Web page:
## Multipliers on a nearlattice.(English)Zbl 0605.06005

By a nearlattice is meant is this paper a lower semilattice in which any two elements have a least upper bound whenever they have a common upper bound. In a nearlattice N with 0 $$a\nabla b$$ is defined to mean that $$a\wedge b=0$$ and $$((a\wedge x)\vee (x\wedge y))\wedge b=x\wedge y\wedge b$$ for all x,y$$\in N$$. For a subset H of N with 0 let $$H^{\nabla}=\{a\in N$$; $$a\nabla b$$ for all $$b\in H\}$$. - N is said to be the direct sum of $$H_ 1,...,H_ n$$ ($$\subseteq N)$$ if every element a of N can be expressed in the form $$a=a_ 1\vee...\vee a_ n$$ $$(a_ i\in H_ i)$$ and $$H_ i\subseteq H_ j^{\nabla}$$ whenever $$i\neq j$$; the subsets $$H_ 1,...,H_ n$$ are called direct summands of N. It is shown that for every element a of N the expression in a direct sum is unique and the direct summands are standard ideals of N; moreover, an ideal of N is a central element in the ideal lattice of N if and only if it is a direct summand of N. - A mapping $$\phi$$ of a nearlattice N into itself is called here a multiplier on N if $$\phi (x\wedge y)=\phi (x)\wedge y$$ for each x,y$$\in N$$. By means of multipliers there is given a condition which is necessary and sufficient for a nearlattice with 0 to have a direct decomposition.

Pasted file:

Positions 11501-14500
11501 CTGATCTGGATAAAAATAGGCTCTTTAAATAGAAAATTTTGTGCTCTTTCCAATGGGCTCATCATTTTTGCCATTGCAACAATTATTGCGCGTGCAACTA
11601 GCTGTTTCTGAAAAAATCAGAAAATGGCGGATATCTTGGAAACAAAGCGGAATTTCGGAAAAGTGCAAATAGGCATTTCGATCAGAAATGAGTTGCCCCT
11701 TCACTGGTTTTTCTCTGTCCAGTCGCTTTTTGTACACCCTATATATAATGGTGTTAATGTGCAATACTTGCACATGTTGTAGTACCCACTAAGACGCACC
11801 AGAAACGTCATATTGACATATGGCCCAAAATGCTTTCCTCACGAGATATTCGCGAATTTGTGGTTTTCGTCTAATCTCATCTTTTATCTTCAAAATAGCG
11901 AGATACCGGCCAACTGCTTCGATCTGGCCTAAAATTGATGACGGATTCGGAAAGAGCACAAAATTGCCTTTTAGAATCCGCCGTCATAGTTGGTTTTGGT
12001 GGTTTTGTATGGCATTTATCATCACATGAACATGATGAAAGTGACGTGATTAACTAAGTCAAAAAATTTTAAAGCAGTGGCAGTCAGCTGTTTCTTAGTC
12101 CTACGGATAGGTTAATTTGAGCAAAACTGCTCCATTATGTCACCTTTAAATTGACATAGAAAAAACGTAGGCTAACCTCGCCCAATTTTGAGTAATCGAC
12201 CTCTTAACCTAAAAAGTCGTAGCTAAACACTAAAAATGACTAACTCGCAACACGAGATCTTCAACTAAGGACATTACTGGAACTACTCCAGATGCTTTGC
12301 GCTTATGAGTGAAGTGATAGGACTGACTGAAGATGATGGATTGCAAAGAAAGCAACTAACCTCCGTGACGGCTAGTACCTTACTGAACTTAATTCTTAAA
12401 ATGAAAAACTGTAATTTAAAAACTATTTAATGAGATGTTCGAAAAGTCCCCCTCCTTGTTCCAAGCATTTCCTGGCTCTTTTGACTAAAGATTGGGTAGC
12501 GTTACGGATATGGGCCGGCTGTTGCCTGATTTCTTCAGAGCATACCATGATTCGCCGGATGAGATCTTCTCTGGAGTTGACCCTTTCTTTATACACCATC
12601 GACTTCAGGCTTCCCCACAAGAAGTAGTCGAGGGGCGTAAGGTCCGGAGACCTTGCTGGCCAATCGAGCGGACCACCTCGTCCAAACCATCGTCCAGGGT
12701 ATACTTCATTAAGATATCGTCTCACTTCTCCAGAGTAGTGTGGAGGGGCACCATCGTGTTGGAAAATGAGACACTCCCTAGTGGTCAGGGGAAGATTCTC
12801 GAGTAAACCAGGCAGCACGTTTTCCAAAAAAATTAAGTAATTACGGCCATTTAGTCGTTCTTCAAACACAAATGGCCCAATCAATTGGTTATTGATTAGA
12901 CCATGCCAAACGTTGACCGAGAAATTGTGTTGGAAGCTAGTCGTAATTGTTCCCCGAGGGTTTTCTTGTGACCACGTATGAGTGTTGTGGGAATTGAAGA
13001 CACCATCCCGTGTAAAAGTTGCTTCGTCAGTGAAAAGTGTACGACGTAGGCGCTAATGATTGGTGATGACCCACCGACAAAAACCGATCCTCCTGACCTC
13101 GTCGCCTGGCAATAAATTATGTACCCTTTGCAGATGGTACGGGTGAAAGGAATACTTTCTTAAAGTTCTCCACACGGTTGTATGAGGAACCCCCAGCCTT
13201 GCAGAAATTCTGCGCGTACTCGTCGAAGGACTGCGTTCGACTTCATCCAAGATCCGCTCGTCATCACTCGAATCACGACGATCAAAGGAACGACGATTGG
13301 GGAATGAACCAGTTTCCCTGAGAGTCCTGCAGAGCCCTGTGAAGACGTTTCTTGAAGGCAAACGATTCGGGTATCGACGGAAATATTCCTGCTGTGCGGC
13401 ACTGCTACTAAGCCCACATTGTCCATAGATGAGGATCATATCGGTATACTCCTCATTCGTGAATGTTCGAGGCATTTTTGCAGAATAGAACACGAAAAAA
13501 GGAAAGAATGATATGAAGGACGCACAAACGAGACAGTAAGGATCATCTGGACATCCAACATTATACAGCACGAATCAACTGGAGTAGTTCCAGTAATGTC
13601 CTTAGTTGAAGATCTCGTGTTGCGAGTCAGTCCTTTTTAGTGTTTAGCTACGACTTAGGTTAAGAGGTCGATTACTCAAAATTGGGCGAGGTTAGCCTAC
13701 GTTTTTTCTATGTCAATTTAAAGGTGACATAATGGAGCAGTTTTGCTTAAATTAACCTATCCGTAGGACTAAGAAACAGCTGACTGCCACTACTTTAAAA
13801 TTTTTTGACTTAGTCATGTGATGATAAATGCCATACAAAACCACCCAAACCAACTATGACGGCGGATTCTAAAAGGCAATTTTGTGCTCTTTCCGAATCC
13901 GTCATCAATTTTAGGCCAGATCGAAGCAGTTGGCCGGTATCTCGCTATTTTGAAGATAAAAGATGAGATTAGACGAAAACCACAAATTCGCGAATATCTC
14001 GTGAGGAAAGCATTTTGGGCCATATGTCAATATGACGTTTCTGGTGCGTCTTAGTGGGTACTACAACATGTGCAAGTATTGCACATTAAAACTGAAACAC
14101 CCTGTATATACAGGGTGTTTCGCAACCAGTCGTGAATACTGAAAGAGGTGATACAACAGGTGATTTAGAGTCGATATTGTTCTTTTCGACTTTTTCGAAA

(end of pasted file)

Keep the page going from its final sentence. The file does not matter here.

Reviewer: G.Szász

### MSC:

 06A12 Semilattices 06B10 Lattice ideals, congruence relations 06B05 Structure theory of lattices
Full Text: